Even before the pandemic, Indonesia’s manufacturing sector had been underpressure, particularly since 2005. The manufacturing sector is the key to economic development. The productive progress in the manufacturing sector in this first quarter is important for Indonesia’s persistent economic recovery. As expected, the Indonesian manufacturing sector continued to improve this year, and this is the game changer for Indonesia’s economic growth.
In April this year, BPS also released Indonesia’s inputoutput (10) table of 2016. This table is useful to calculate, for instance, forward and backward linkages. My comparative linkage calculations for 10 2010 and 2016 show that some of Indonesia’s manufacturing products, sue h as tin ore, processed flour, processed wood, nonmetallic materials, other machines, and equipment experienced an economic transformation.
The manufacturing sector recovery also depends on a recovery of global production networks (CPNs). My calculation utilizing 15 selected macroeconomic indicators and Indonesia’s export destination shares shows that Indonesia’s manufacturing recovery follows the GPNsand involves China, Japan, South Korea and ASEAN. The necessary condition for these Asian manufacturing production networks lies in how these countries contain the global pandemic. Hereafter, the sustainable economic recovery fulfills the new normal life that applies to every country.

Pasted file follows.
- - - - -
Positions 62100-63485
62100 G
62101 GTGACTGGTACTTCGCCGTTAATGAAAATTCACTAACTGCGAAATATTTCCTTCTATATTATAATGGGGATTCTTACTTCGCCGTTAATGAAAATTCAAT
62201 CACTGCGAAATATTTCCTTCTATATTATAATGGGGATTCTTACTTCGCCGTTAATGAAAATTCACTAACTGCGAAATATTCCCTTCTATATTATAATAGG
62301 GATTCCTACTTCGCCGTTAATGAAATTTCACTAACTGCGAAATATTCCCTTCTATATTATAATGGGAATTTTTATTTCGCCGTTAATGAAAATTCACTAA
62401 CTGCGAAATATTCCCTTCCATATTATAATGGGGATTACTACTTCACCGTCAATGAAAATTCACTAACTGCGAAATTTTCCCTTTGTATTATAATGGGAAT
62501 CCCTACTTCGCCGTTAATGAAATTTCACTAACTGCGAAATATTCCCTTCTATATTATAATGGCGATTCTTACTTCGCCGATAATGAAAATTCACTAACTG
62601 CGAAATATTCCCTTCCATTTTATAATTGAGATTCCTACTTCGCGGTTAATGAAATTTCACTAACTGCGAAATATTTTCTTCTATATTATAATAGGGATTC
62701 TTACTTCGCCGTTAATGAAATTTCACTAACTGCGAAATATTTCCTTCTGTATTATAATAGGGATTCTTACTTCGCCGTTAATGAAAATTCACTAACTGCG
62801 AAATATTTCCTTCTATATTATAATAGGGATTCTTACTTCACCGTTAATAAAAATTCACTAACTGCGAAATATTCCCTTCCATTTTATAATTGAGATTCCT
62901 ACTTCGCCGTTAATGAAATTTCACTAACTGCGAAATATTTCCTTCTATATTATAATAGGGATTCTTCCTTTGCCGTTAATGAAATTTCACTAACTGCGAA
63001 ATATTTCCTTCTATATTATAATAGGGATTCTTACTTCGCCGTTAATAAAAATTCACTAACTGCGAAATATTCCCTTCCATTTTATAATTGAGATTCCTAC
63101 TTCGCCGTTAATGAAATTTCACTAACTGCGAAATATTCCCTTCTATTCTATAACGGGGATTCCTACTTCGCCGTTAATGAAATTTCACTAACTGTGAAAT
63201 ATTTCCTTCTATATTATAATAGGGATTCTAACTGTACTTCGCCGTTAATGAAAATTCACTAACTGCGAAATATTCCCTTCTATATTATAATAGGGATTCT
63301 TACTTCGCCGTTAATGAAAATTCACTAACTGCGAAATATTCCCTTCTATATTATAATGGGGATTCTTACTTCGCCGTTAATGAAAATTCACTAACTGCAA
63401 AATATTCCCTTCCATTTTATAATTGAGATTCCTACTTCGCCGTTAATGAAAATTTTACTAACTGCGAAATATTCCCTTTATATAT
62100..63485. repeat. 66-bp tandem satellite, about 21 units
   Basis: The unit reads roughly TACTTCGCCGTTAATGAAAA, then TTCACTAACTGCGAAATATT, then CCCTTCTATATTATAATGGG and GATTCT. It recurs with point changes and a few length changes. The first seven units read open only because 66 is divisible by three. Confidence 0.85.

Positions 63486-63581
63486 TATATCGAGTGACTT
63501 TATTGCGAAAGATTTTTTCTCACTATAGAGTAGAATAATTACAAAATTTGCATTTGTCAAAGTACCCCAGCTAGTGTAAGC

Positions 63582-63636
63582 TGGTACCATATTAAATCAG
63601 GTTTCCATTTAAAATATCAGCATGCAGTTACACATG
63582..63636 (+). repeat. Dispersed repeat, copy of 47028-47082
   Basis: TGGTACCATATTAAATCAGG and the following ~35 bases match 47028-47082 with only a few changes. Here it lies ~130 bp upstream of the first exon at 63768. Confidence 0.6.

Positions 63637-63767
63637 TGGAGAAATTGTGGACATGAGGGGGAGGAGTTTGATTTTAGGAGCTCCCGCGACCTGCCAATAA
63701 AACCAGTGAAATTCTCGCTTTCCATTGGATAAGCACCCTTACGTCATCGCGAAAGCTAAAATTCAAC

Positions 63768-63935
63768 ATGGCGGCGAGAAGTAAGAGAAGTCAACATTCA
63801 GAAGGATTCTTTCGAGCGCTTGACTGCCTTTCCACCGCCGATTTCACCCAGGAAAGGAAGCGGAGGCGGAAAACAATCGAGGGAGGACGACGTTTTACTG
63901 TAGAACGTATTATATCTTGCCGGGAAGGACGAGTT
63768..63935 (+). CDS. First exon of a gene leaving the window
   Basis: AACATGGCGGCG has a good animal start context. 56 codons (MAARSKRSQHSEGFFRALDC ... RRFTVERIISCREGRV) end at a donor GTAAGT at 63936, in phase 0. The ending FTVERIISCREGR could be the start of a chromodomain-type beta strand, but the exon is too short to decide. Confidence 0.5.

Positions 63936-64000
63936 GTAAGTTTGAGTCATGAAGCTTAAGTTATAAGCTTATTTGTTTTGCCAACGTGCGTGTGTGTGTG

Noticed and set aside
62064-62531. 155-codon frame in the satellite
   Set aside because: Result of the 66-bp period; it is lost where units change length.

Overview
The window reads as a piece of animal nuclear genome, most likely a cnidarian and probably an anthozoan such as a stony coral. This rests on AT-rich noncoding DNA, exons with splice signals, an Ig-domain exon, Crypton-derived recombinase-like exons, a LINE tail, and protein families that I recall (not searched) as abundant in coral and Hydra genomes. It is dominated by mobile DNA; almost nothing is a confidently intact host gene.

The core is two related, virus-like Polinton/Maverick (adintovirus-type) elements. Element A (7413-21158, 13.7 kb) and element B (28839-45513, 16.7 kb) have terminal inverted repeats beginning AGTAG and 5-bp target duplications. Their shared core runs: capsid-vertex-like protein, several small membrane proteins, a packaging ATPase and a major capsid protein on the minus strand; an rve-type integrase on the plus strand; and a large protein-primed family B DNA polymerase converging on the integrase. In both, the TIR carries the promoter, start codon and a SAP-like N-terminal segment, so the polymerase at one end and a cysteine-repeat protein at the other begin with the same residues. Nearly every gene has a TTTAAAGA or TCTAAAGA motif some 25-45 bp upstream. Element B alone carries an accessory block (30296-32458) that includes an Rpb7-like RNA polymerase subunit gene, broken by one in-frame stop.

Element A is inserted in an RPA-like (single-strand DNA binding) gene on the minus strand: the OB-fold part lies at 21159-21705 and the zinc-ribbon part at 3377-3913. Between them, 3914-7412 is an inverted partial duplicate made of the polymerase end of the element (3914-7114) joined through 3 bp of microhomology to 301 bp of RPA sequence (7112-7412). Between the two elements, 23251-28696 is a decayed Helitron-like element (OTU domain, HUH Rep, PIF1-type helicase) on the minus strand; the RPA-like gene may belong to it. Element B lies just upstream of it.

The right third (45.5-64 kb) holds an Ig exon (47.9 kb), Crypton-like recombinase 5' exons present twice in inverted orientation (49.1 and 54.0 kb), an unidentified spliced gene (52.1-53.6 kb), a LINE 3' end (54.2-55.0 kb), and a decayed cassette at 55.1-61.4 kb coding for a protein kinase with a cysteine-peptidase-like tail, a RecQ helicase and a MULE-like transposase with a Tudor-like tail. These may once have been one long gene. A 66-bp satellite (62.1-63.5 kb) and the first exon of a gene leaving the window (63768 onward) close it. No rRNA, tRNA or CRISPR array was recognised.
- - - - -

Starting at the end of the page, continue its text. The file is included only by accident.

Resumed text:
The CPN recovery mainly affects medium to large-scale manufacturing, while the micro and small size manufacturers need e-commerce platforms, The latter help micro and small manufacturing industries obtain more raw materials and spare parts. E-commerce platforms reduce both the offline meetings and search costs, making them a good fit for a pandemic situation that limits human physical movement, GPNs and ecommerce work hand-in-hand to support a manufacturing recovery both at the global and national level.
Finally, the challenge lies with private consumption, which makes up the largest share of Indonesia’s gross domestic product (GD P), Since the pandemic, consumption has contracted more than the economy as a whole. In the first quarter of 2021, consumption contracted 2,23 percent, which was better than the fourth quarter of 2020 but remained weaker than the total economic performance. Consumption growth is a game changer for Indonesia’s economic recovery, but it is affected by how well the pandemic is contained.
In addition, Indonesia’s economic growth depends significantly on Java and Sumatra, which account for the largest countributions to Indonesia’s economy at 58,7 percent and 21,5 percent, respectively. In the first quarter of 2021, the economic growth of Java and Sumatra remained below total economic growth. Amid the global pandemic, both regions remain in deeper contraction than the country overall, The economic recovery of Java and Sumatera, therefore, will be another game changer for Indonesia’s economic recovery.
Continuous improvement in manufacturing, an increase in consumption and accelerated growth of Java and Sumatra must be achieved during the second quarter, and pandemic containment should be strengthened amid the increasing infection numbers in several countries, Indonesia must apply comprehensive efforts both in public health and economic policy going forward.